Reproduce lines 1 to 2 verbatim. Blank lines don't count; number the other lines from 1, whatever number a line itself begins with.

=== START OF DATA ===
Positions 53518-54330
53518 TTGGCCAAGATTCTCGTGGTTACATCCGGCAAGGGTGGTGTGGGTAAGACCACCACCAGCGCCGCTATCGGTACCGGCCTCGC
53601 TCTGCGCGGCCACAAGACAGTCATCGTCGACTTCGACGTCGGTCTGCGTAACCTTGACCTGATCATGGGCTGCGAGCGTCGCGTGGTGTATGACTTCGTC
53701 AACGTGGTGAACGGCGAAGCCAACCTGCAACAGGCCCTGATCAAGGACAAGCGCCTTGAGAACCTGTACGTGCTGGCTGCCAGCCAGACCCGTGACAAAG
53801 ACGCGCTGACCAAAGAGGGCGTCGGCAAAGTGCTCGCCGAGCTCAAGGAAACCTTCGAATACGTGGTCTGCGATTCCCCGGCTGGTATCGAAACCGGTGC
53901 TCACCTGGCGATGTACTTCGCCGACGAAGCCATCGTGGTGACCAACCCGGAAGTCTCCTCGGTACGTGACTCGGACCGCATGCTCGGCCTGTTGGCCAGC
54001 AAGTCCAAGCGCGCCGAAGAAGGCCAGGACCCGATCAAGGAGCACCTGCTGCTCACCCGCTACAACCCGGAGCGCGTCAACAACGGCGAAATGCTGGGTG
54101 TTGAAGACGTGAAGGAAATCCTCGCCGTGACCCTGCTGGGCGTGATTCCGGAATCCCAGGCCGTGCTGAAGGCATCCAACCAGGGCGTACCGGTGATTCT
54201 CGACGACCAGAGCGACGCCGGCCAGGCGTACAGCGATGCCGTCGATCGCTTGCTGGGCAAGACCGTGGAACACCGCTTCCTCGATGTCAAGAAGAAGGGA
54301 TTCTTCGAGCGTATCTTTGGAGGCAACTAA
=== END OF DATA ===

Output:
Positions 53518-54330
53518 TTGGCCAAGATTCTCGTGGTTACATCCGGCAAGGGTGGTGTGGGTAAGACCACCACCAGCGCCGCTATCGGTACCGGCCTCGC